I know I’ve still dues to pay, and it’s time to start coughing up the funds to satisfy the bill, if indeed it will ever be satisfied. And this is where proactivity enters the picture.
So here’s what’s going through my head these days, in no particular order:
- Regular blogging. I think it’s safe to say that blogging has practically become a staple of the writing world. There’s about a million of them out there, but blogging gives everyone a chance to get their stuff out there for free, with ease and little if any risk. But consistency is key. And I need me some consistency for sure.
- A writing calendar. There was a very spot-on post I saw today about creating an editorial calendar (you can find it here.) Essentially, this puts one on track with having a planned schedule for blog posts which in turn encourages consistency by enforcing a sense of accountability with one’s readers. This is definitely something that might help me.
- Writing on paper. There’s just something about holding a pen and moving it across blank paper in a meaningful way that has always appealed to the writing purist in me. I wrote about this some time ago here, and I still stand quite strongly by those words. I have a stack of partially-filled journals just waiting for me to get busy.
- Writing groups. I need to make connections with other writers who are as serious about their craft as I am learning to be about mine. A writing group that makes regular meetings a priority provides motivation, encouragement, constructive criticism and accountability – all things that are missing at least in some part from my current writing practice.
- Believing in my writing talent, without apology. This is a big one for me. I’ve wondered more often than I care to admit if I have the talent and creative firepower to write stuff that other people would want to read. Well, I’m not so delusional in my thinking that I assume my style, my topics and my voice appeal to everyone – but I do know that I write well and that my audience is out there, somewhere.
- Selling myself. And I ain’t talking street corners here! Making it as a writer has just as much to do with how well one “sells” her or himself as it does with possessing the talent to write. Social media seems to be the best place to do that selling these days, and there’s an ever-increasing number of available platforms – Facebook, Twitter, Google+, – not to mention all the blogging platforms. This puts one’s work in front of as many pairs of eyes as possible – friends, family, acquaintances or complete strangers.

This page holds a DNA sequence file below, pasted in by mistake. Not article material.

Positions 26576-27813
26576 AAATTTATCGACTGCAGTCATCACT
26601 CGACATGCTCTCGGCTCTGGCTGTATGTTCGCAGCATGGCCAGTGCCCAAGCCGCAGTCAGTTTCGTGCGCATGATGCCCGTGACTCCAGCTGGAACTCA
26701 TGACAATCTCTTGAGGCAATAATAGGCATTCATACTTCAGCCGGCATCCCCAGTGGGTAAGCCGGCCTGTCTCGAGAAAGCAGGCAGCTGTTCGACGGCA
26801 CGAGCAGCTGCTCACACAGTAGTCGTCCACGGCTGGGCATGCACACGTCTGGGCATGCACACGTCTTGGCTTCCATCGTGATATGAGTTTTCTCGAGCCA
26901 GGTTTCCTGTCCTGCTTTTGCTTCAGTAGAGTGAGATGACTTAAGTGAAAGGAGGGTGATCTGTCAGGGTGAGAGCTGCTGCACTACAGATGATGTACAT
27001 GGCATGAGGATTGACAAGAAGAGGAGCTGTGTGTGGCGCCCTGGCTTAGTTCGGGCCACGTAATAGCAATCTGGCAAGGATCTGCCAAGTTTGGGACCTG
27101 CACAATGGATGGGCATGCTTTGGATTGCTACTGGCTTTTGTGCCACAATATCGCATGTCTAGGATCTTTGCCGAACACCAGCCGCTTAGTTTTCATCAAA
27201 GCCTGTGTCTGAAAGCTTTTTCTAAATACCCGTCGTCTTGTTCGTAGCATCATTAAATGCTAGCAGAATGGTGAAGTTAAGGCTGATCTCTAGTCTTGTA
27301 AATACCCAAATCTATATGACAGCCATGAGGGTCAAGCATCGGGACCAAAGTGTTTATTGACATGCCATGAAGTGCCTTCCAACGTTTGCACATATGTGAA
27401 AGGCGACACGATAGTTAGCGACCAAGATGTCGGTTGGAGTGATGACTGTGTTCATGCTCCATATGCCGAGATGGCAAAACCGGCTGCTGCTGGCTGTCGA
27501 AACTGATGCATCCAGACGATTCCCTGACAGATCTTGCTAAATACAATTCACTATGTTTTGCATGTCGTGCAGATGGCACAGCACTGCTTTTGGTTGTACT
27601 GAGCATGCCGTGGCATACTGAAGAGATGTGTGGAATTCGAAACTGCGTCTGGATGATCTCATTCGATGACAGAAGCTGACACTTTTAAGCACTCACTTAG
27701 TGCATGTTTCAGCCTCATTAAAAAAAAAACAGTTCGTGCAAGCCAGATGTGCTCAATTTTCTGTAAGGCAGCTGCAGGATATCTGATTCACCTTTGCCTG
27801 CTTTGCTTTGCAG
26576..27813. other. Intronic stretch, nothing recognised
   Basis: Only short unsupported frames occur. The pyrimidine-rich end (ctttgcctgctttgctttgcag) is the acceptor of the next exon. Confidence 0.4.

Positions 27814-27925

- Submit! To magazines, to literary journals, to book publishers, to newsletters, to online websites, to other blogs. Write all the stuff. Send all the stuff. Collect the rejection notices, paper your walls with them, and then sit right down at the keyboard or with the pen, write and write and write, and submit some more.
And last but not least:
- Practice. Consistent, dogged, uncompromising practice. Not much else to say here…
…or here. I’ve said it, now to do it.
January 2, 2012 § Leave a comment
3. Write some more.
4. Submit some more.
5. Keep writing.
6. Lather, rinse, repeat.
7. Wallpaper your office with rejection letters……
8. Repeat steps 1-6.
9. Ad nauseum.
Happy New Year!
May 12, 2011 § Leave a comment
I have invented a new affliction called Submission Anxiety Syndrome – or SAS for short.
Symptoms include a creeping sense of dread and regret, accompanied by a slightly unsettled stomach and an urge to sign up for as many remedial writing workshops as one can possibly afford and/or cram into one’s schedule.
The cause: hitting “upload” on a lit journal website after several bleary-eyed hours of editing and re-editing, and then re-reading (just one more time) the final manuscript which is now irretreivably sitting in the Inbox of the journal editor.